Covid19: My Meltdown Discovery

Covid19: My Meltdown Discovery

It’s a common phrase I like to use, especially when I’m wrapping up a conversation or signing off from a column:

And on we go…

But lately I’ve had trouble using it. The idea of “going on” has been tough. Thanks to Covid19, life just seems like one long time-warping cycle of day and night.

Apparently, I’m not alone. When I catch up with my friends, they often stumble when trying to remember what day something happened. More than once I’ve heard, “The days are running together. I can’t tell one from the other.”

Amen to that. This meme sums it up well:

In case you lost track, today is March 97th

So true, right?

Even my home décor is confused:

Even my home décor is confused

Life has lost its punctuation. It feels like one giant run-on sentence with no commas, semicolons, or colons to segment it in clarifying ways. There’s not a period in sight. But my, oh my, are there questions marks!

How long will this go on?
Will I get the virus?
If I do, can I survive it?
When will it be safe to resume the life I knew?

How can I possibly know how to “go on” when I’m not sure exactly where I am?

Despite my best efforts to take a dose of my own medicine and “find strength in susceptibility” and cultivate a “strange friendship” with this latest life challenge, the unanswered questions closed in on me last weekend. The weight of “thirty more days” and the dread of the upcoming peak pressed down hard on those spinning questions.

The tears began and would not stop.

Yep, I had a bit of a meltdown.

The sadness of all the reported losses, the anger at those choosing to be non-compliant, and the uncertainty of not knowing what was next sent me into that place I fight so hard to avoid—the pity pool.

But there I was, treading mightily to stay afloat.

I hadn’t left my home in 25 days. Even though I was healthy, safe, and supported by family and friends, my paralyzed parts and their necessary routines were a constant reminder that I was “at risk” for Covid19. My fear of requiring medical attention was hovering over me daily.

After a while, though, I tired of treading water and grew frustrated with myself. Why couldn’t I just buck up and “go on”?

know how to get through tough times. My life is riddled with no cause/no cure experiences; one child’s autism, another child’s epilepsy, and my own paralysis from a rare inflammation of the spinal cord that affects one in a million.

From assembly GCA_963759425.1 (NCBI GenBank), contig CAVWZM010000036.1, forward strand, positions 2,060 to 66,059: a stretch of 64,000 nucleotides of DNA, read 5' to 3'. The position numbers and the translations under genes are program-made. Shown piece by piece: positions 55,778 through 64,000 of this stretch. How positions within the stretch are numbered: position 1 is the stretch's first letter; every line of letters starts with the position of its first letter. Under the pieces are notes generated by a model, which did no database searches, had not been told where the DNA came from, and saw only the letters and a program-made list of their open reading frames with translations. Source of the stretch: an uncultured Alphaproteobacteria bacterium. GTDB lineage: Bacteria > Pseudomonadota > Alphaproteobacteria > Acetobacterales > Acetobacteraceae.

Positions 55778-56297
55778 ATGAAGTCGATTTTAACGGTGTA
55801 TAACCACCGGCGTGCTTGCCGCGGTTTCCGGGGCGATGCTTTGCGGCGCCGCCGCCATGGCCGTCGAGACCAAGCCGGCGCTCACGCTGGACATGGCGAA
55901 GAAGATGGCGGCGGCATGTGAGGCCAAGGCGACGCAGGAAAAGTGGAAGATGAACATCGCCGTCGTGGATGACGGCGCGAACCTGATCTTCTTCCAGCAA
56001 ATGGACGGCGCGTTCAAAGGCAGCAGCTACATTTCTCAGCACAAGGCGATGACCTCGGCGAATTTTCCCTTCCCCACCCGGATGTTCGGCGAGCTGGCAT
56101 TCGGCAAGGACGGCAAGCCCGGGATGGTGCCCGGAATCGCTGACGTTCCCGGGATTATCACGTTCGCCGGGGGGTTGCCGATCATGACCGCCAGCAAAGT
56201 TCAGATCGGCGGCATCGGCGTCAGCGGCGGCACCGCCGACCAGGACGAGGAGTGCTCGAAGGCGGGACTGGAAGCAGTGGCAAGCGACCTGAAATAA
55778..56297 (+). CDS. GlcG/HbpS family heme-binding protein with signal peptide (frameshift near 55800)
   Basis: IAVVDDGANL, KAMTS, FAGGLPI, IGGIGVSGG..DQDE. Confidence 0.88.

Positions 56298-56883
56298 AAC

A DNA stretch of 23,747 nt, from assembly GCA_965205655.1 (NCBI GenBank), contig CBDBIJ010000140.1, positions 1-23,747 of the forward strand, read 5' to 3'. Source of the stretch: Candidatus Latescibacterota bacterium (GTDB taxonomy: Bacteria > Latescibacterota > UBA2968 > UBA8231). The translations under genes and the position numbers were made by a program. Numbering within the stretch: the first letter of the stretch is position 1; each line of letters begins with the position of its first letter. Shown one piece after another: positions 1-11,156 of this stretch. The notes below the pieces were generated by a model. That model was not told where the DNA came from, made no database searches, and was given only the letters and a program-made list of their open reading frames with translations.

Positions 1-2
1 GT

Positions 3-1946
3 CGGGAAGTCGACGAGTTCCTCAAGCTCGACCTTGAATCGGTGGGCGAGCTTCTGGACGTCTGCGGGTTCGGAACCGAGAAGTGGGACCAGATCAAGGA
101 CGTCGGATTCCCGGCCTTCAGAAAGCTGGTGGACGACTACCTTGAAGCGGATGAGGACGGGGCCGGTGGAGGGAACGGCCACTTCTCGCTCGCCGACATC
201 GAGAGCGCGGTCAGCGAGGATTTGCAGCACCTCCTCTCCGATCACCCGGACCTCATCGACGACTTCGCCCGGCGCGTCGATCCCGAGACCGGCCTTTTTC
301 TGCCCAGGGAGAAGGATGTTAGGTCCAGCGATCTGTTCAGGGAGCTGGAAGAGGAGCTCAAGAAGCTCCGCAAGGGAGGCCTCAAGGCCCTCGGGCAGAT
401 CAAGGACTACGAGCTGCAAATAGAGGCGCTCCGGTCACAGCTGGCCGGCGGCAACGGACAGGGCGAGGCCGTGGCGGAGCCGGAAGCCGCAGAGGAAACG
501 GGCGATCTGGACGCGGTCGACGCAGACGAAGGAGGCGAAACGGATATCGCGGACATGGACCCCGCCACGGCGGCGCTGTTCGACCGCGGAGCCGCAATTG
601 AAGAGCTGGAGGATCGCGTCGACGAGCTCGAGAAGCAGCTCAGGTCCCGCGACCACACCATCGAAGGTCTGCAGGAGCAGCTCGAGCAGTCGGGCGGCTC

I’m a veteran of dealing with unexplained adversity. Why couldn’t I use what I’ve learned and get on with life?

Because, my tears reminded me, you can’t deny the pain of loss. You can’t skip over the—grief?

Grief! Is that what this is?

And somewhere in the back of my mind the wise words of Robert Frost rescued me again:

The best way out is always through. – Robert Frost

The best way out is always through. – Robert Frost

Of course!

Just like there are no shortcuts to that treacherous peak of Covid19, there are no shortcuts through the valley of pain and loss. I needed to feel those feelings of sadness, anger, and uncertainty before I could go on with life.

Grief, that strange companion, had rendered me fragile. But that’s okay—I’ve dealt with her before. I know how to move through a valley with her at my side.

It takes some work, but I’m up for the challenge:

Mindset challenge: What do I let in so that I can go on? #CovidCoping – Becky Galli

Mindset challenge: What do I let in so that I can go on? #CovidCoping – Becky Galli

Recognizing this fragile state, I began to consider carefully what I allowed in my life. I had to make room for hope, as all good grief work does, and give it the space to redefine itself and grow.

What does that look like? For now, I’m filtering based on the restorative properties of an activity—more sleep, more time with nature, longer quiet times and time spent listening to my father’s and others’ messages of hope. I’ve slowed down my routines and even lowered standards for myself.

Did I have to get this column finished by Thursday? Most folks don’t know what day it is anyway, so does it matter?

Maybe I should rename my column, Thoughtful Whatever.

I needed to laugh.

Okay, sorry. I needed to laugh.

Bottom line: Take care of yourselves. I’ll do the same. Let’s hold each other lightly, with few expectations and lots of love. We’ll get through this.

Yep—and on we go. . . mindful of where we are, what we need, and who can help us find renewed hope.

My best – always,

Becky  (Nana B)

From the archives: If you need another laugh, check out an Easter tradition gone wrong with my dog, Tripp. Happy Easter! Happy Spring!
Happy Easter! Happy Spring!